With federal funding for life science becoming increasingly competitive in the United States, it would be a mistake, particularly for young investigators, not to carefully consider money from private sources.
Several recent scientific initiatives benefit from shared public and private funding and should encourage researchers to consider private funding with the same diligence that is put into applying for federal grants. On May 13, 2016, the White House Office of Science and Technology Policy announced the National Microbiome Initiative (NMI), a project supported by federal agencies and private donors, each contributing over $100 million. The NMI follows on the heels of the BRAIN Initiative, launched in 2014 by federal agencies; it grew out of privately funded research and continues to be supported in part by private research foundations such as the Allen Institute and the Kavli Foundation.
Historically, private funding was the main and often only support for scientific endeavors. In the United States, government funding for research was rare before World War II. From 1945 to 2003, federal spending on biomedical research steadily increased, and it is now the main means of support for academic research. However, the stagnation in federal funding since 2003 has led to increasing concerns that science will suffer, because more risky or preliminary projects are not likely to get funded, and that this will make the United States less competitive (as we discussed in a previous editorial).
Money from private foundations can fill this financial gap to a degree. Although for some this raises the specter of a feudal society within science where the wealthy few dictate what is and is not investigated, there is no indication that science is becoming a private enterprise. The Science Philanthropy Alliance (which includes, among others, the Research Corporation for Science Advancement, the Kavli, Sloan and Simons Foundations, the Wellcome Trust, and the Howard Hughes Medical Institute) reported that private funding for basic research in life sciences amounted to over $1 billion in 2015, compared to the ∼$40 billion awarded in federal funds to institutions of higher education. To alleviate concerns that foundations favor research that directly relates to human disease or promises quick applications, the alliance committed to increasing private investment in fundamental research by an additional $1 million annually for five years.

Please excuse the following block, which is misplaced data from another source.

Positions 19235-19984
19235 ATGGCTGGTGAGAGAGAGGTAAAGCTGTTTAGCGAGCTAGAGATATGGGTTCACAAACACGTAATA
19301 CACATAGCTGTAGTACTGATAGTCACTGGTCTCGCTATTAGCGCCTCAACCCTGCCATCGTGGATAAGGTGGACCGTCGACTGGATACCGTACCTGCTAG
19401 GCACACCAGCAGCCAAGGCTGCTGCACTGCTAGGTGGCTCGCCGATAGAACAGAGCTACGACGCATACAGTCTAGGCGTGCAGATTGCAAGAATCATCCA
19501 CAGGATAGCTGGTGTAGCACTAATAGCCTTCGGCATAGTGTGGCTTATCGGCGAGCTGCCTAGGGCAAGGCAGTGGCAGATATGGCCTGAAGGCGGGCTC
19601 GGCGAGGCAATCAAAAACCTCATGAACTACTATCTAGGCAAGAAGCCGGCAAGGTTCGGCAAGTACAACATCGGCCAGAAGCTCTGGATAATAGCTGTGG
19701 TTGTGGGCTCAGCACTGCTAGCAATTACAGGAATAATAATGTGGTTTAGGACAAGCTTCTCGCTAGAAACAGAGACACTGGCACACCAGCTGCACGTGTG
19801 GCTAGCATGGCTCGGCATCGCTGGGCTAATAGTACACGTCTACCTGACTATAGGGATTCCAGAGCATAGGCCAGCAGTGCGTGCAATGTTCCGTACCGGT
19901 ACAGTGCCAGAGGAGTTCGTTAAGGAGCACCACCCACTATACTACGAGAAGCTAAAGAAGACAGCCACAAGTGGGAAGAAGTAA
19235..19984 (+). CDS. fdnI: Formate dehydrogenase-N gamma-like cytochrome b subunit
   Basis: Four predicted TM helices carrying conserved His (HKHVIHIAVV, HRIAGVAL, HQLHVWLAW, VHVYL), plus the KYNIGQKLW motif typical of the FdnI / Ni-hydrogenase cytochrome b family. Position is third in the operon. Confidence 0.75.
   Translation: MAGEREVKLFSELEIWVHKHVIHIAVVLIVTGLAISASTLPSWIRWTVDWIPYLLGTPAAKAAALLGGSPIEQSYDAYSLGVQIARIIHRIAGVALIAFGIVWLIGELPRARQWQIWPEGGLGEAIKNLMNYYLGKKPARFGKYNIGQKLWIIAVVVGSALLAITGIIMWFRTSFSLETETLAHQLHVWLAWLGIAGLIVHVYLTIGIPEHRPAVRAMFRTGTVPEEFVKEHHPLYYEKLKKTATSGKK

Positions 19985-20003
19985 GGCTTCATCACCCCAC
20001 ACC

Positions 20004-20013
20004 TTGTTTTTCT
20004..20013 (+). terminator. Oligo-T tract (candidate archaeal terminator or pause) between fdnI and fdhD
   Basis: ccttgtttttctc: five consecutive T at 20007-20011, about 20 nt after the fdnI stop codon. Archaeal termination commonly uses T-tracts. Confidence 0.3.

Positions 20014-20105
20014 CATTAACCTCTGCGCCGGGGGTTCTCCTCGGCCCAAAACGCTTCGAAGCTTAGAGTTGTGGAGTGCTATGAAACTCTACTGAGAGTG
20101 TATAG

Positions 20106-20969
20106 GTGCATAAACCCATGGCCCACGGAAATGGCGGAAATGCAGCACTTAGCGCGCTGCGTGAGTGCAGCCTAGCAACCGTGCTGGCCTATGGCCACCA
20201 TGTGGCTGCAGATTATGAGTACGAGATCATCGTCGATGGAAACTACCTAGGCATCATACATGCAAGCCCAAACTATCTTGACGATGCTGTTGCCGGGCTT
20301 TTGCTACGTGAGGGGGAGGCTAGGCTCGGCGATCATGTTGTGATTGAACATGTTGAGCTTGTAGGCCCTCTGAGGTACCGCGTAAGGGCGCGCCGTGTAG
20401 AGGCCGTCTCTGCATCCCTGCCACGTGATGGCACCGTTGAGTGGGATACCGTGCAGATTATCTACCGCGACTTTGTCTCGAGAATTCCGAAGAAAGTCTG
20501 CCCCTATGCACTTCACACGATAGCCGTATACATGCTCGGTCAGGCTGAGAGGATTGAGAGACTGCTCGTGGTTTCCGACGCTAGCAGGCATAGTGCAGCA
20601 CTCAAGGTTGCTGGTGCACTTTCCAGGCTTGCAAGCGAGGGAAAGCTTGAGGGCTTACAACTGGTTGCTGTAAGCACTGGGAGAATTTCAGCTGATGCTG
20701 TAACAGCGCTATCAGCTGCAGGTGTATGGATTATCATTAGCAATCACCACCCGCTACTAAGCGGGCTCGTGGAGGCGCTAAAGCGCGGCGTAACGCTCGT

Looking for private sponsors and the notion of having to 'sell' one's work can make researchers uncomfortable. Although there are known examples of large donations that were the direct result of personal encounters between billionaires and scientists, many foundational grants are much smaller in scope and are awarded on the basis of peer review, a process more familiar to researchers. Particularly for young investigators, these grants can be a valuable source of funding for riskier pilot studies which then provide the data needed for a successful federal grant application.
Databases such as GuideStar, Foundation Center and GrantScoop provide lists of nonprofit organizations and their funding goals and restrictions. Many allow users to set up alerts using specific keywords and to conduct customized searches.
Once one identifies a foundation calling for proposals aligned with one's research interest, it can be informative to check its 990-PF, filed with the Internal Revenue Service, which includes fiscal information and complete grant lists. A list of grants previously funded, which can also be requested from a foundation directly, can help one identify the expertise, track record and geographical location of previous awardees to determine whether the foundation puts particular emphasis on certain areas. Institutional grant offices should also be able to provide a list of previous applicants and awardees at one's institution. Another important step is to identify the scientists on the foundation's advisory board, to ascertain whether their expertise is aligned with one's research.
Comparing the number of applicants to the number of awarded grants can provide a reality check as to the competitiveness of a grant and one's likelihood of success. Some foundational grants, such as the Pew Scholars Program in the Biomedical Sciences for young investigators, accept nominations only from an institution and previous awardees.
Privately funded grants have disadvantages that must be taken into account; for instance, they rarely cover institutional overhead costs, and they can be very narrow in focus. The main source of research money in the United States should and will continue to be public, but not investigating which private options are available would be a lost opportunity to a researcher at any career stage.